We’re back with a brand-new episode of our queer, Philly-based switchblade-and-sorcery web novel, The Dread Eclipse, with new updates published weekly on Thursdays!
In “Cauda Pavonis,” Ash learns more about his late mother and undergoes a strange awakening.
story by Mabel Harper & Emrys Webb
written by Emrys Webb
Ash and Soren stayed up talking in the drawing room well past the moment Caren and Nathaniel walked by in the hall with a tray of food floating behind them (“Those two are getting along well, aren’t they?” remarked Soren, with a mischievous quirk of his brows), about music, growing up in Arcadia, being self-made. Soren spoke of starting life over in his twenties, coming to Philadelphia, assembling the ragtag gang of young queer men who were now his inner circle.
“How did you manage to recruit so many like-minded people?” asked Ash.
Soren looked at him meaningfully. “We have a way of finding one another…don’t we?”
Ash gazed back at him—wondered what exactly Soren thought he was.
The conversation turned back to music. Soren got out his violin to show Ash its unique features; explained, with great enthusiasm and several spontaneous demonstrations, why he insisted on gut strings instead of steel or nylon (“Gut is organic material; it’s more complex in structure, so it emits a richer sound, more overtones”) and why he played with a Baroque bow (“As a devotée of Bach, I’d rather play with a bow that’s made for speaking; the hair moves but not the stick itself; the hair immediately grips. With a Baroque bow you are free to create the shape of the note; with a modern bow one needs to play a lot of vibrato to color the sound, to make the tone carry”).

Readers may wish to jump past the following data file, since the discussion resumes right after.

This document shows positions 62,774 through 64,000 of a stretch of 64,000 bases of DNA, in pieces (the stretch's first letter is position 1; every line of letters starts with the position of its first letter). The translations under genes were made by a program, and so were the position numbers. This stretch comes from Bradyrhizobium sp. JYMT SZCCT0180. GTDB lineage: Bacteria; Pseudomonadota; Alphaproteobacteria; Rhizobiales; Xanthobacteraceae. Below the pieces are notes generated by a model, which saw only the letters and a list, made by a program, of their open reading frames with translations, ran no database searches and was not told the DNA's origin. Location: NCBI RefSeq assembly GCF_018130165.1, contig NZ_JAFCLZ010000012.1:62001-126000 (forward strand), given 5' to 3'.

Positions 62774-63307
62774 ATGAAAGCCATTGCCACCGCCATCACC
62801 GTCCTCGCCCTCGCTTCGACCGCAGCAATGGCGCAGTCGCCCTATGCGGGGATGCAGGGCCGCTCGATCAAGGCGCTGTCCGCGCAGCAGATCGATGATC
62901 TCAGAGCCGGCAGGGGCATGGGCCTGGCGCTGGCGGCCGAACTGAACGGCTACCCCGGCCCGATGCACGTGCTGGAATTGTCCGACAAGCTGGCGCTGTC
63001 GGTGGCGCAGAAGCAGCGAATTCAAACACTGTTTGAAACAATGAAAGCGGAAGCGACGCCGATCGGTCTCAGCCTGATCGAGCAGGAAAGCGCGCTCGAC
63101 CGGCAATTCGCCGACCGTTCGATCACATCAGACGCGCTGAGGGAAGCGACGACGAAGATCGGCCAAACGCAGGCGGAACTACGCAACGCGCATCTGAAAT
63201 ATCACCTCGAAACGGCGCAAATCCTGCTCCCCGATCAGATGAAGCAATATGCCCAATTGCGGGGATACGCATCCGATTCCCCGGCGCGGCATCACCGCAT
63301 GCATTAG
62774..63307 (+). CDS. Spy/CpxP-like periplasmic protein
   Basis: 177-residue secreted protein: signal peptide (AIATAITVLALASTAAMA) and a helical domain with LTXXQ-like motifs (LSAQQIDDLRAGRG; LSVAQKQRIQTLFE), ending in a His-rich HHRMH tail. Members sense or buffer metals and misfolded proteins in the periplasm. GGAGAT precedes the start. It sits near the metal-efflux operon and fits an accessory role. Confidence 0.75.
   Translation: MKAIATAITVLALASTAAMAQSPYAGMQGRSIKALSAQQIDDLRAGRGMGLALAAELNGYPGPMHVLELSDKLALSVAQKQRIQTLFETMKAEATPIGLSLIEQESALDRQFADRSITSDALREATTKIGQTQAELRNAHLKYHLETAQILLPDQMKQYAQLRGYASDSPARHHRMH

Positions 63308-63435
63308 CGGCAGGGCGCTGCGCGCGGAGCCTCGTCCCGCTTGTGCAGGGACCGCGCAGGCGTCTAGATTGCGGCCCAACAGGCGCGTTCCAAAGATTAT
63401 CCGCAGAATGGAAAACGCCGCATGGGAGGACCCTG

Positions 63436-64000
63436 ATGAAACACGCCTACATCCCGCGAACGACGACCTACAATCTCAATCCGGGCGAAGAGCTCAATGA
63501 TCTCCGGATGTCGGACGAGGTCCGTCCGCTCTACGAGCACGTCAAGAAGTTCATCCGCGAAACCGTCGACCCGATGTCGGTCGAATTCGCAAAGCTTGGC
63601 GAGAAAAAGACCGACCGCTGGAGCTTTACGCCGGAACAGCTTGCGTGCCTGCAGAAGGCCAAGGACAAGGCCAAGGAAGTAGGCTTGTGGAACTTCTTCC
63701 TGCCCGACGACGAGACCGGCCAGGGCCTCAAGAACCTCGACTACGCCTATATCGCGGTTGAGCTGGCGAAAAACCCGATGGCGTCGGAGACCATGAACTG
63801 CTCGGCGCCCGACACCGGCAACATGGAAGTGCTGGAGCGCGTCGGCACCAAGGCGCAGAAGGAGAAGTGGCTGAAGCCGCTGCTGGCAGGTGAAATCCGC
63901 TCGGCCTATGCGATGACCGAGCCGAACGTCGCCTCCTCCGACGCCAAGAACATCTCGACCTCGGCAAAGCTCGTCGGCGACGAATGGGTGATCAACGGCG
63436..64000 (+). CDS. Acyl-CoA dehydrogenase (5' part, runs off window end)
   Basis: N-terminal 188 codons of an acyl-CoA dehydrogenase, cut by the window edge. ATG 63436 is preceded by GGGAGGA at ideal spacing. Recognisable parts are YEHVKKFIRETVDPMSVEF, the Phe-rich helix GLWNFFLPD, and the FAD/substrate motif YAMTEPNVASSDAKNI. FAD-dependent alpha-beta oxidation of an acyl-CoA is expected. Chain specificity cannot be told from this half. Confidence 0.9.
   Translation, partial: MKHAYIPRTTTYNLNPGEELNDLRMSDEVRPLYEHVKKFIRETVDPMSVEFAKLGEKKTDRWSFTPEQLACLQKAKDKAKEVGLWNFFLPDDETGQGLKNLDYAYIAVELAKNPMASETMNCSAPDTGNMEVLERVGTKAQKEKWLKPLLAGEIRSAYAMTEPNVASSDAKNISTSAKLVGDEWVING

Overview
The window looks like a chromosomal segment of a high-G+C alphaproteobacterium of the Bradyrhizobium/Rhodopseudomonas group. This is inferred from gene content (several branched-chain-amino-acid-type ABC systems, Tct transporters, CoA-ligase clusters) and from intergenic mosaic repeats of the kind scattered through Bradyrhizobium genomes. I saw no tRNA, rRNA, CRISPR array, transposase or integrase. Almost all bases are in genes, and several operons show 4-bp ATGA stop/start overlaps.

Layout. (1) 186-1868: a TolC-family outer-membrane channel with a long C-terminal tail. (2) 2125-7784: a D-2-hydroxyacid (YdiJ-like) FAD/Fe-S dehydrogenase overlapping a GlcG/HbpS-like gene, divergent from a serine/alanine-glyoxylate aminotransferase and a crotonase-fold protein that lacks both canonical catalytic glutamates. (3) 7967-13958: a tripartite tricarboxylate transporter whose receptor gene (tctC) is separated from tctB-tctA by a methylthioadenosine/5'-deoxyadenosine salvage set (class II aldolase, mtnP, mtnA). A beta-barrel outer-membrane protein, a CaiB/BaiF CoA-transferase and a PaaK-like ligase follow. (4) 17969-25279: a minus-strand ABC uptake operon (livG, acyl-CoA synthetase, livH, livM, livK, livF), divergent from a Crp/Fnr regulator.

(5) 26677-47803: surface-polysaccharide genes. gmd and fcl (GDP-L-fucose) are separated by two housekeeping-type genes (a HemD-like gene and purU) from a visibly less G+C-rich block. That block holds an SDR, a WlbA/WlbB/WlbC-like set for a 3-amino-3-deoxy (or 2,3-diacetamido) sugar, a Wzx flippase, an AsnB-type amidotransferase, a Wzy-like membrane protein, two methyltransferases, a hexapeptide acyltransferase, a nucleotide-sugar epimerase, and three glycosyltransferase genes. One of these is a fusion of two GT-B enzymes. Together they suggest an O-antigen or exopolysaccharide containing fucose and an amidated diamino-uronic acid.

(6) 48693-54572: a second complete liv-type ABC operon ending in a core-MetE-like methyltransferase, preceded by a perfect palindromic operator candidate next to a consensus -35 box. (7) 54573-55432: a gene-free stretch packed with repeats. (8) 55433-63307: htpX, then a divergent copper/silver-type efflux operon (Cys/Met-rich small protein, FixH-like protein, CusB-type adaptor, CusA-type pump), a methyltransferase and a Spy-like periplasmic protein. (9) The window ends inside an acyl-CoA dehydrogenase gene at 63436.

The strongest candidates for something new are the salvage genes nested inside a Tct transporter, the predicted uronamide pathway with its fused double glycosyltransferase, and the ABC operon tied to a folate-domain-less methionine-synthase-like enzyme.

“Truly,” he said, as he laid violin and bow back in their case, “and no disrespect intended to Nathaniel, who is a wonderful talent—you are the most gifted keys player I’ve ever met.”
Ash flushed. Shifted in his seat.
“Did you learn in Arcadia?”
“Who was your teacher?”
Soren blinked, furrowed his brow, uncomprehending. “I’d take that for a joke, but you don’t seem very much the joking sort.”
“My…father didn’t approve of my learning,” said Ash, “so I simulated a piano keyboard using gnostic visualization, with specifications I gathered through online research, and taught myself to play by ear.” He paused. “Yesterday was the third time I’ve sat down at a physical instrument.”
Soren stared at him. “Is that why you said you ‘don’t really play’? I thought you were just being absurdly modest. Now I reflect on it, though, you’re no more modest than you are a comedian.” He chuckled delightedly. “Why, that’s fantastic! What constraints could hold you with such a mind?”
The question caught, looped in Ash’s thoughts.